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I have a medical bill that for a procedure that occurred in December 2017. At the time I paid the entire amount to the provider using a credit card. I then reimbursed myself half the bill amount from my HSA. In 2018, can I reimburse myself for the remaining amount I paid?

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The US government limits when you or your company can make contributions to a Heath Savings Account. One of the strengths of the program is that if you use it for allowable medical expenses, and the date of the service/purchase is after the HSA is established the money is tax free.

The expense can take place years after you are no longer able to contribute money to the HSA. I had a HSA because my employer had a High Deductible plan from 2013 until early 2015. When I switched companies that option went away. now almost 3 years later I still have money in the HSA, and I am still using it for new medical expenses such as prescriptions and co-pays.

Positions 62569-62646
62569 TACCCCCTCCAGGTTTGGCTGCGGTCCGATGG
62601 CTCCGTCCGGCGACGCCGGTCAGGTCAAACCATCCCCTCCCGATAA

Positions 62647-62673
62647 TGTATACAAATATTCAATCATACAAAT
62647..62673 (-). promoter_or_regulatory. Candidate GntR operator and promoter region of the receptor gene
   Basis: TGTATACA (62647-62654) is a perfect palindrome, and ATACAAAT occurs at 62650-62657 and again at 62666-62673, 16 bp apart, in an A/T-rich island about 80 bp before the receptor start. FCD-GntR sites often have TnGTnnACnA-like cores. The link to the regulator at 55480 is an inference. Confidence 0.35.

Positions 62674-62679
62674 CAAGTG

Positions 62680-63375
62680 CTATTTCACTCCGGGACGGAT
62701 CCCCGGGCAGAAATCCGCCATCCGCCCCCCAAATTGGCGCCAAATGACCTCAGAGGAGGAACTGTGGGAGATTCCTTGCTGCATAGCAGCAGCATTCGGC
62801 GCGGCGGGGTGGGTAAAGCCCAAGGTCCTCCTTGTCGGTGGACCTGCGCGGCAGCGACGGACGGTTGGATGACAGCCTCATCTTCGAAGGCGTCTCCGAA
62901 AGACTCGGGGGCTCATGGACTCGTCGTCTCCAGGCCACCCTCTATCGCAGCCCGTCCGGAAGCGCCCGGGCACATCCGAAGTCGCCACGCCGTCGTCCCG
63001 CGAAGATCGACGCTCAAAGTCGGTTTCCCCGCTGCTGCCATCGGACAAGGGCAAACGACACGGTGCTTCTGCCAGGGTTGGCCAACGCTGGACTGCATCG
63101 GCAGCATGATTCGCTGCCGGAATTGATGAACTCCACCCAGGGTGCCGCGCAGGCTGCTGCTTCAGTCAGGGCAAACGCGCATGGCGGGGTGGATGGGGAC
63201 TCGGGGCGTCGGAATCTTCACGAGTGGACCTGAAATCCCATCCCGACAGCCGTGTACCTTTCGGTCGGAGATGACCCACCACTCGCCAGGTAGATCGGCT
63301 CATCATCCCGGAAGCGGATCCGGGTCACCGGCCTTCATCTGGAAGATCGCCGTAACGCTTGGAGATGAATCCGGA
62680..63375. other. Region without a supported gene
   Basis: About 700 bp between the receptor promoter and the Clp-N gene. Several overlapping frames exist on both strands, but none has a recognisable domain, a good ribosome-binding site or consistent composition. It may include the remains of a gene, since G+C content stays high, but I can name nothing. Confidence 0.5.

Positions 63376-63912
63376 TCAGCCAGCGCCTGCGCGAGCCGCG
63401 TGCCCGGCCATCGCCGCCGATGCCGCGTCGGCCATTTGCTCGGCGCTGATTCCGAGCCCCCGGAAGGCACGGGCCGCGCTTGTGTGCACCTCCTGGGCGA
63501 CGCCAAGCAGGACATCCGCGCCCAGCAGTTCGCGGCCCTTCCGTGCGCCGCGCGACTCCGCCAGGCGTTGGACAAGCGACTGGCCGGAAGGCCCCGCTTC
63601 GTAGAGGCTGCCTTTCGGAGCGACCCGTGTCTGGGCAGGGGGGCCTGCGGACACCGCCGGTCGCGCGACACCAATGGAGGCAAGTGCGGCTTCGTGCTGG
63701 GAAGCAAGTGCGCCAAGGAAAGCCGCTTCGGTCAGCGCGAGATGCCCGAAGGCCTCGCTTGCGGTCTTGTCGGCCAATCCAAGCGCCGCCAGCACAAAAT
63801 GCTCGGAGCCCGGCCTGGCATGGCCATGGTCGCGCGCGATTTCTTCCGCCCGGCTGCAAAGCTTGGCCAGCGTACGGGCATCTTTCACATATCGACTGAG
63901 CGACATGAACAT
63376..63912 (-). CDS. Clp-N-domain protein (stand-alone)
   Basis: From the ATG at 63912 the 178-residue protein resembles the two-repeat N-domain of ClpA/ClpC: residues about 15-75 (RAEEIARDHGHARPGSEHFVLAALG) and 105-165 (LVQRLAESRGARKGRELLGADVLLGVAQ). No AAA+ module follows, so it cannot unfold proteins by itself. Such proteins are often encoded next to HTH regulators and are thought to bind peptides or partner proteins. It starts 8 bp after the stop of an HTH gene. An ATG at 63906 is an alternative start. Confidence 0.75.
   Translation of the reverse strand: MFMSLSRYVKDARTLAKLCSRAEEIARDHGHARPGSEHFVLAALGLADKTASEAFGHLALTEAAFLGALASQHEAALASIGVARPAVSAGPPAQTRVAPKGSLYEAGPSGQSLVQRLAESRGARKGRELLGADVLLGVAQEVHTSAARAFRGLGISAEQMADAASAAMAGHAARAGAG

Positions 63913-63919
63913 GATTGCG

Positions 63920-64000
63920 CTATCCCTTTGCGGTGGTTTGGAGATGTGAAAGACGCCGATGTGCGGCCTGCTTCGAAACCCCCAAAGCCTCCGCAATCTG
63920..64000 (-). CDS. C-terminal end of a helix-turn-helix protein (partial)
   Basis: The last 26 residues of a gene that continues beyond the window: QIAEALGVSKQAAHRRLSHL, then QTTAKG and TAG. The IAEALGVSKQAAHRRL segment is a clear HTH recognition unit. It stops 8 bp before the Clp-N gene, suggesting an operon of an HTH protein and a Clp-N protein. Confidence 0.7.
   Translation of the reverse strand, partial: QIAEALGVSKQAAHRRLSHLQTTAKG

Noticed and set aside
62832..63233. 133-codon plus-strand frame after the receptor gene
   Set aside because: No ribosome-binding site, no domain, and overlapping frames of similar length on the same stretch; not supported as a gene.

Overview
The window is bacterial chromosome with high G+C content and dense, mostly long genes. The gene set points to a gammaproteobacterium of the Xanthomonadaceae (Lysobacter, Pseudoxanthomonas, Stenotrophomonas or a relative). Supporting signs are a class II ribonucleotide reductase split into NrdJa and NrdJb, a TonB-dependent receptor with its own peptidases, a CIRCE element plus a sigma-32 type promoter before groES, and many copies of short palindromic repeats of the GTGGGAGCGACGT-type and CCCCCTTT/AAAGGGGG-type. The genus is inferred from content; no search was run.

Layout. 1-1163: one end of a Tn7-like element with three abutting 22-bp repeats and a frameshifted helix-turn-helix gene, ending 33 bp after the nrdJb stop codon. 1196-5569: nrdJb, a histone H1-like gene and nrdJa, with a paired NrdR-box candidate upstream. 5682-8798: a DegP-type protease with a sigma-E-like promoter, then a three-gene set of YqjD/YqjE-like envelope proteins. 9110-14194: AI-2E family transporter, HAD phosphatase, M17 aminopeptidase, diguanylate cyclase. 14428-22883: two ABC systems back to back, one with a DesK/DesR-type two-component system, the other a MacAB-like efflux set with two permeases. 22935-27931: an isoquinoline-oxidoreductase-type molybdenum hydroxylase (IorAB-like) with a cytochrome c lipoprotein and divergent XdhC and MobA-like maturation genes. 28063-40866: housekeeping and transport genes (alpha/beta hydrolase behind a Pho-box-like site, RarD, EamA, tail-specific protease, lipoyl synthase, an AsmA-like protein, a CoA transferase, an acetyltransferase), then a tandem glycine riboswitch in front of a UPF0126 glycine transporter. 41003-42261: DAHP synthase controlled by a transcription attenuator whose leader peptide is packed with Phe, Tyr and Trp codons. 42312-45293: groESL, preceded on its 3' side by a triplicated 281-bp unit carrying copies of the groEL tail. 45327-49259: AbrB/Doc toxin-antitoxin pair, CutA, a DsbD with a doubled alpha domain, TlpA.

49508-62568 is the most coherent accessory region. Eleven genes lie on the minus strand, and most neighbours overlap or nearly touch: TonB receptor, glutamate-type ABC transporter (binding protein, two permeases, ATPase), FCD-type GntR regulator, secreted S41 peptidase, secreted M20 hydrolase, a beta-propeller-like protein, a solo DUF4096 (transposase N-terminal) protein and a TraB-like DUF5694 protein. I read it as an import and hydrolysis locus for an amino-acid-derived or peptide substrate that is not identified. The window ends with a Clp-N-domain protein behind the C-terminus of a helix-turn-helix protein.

This means that you can pay a 2017 bill, from money contributed in 2018. As long as the HSA already existed when the visit occurred in 2017.

You should make it clear to the HSA administrator that you have split the bill between two reimbursements. My experience has been that the "pay my provider" option doesn't require me to send any additional paperwork to the company that runs the HSA. The "pay me back" option requires that I submit the EOB (Explanation of benefits) in order to show the expense and to prove that it wasn't reimbursed by the insurance company.

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    That is certainly provider specific; mine (Optum) doesn’t care the least, I can ‘pay me back’ anytime any amount (only the IRS cares). – Aganju Dec 27 '17 at 13:59
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Yes. There is no limit to how long you can wait to reimburse yourself from the HSA, as long as you keep sufficient records to document your medical expenses.

See also: Withdrawing qualified HSA expenses many years later, to earn interest?

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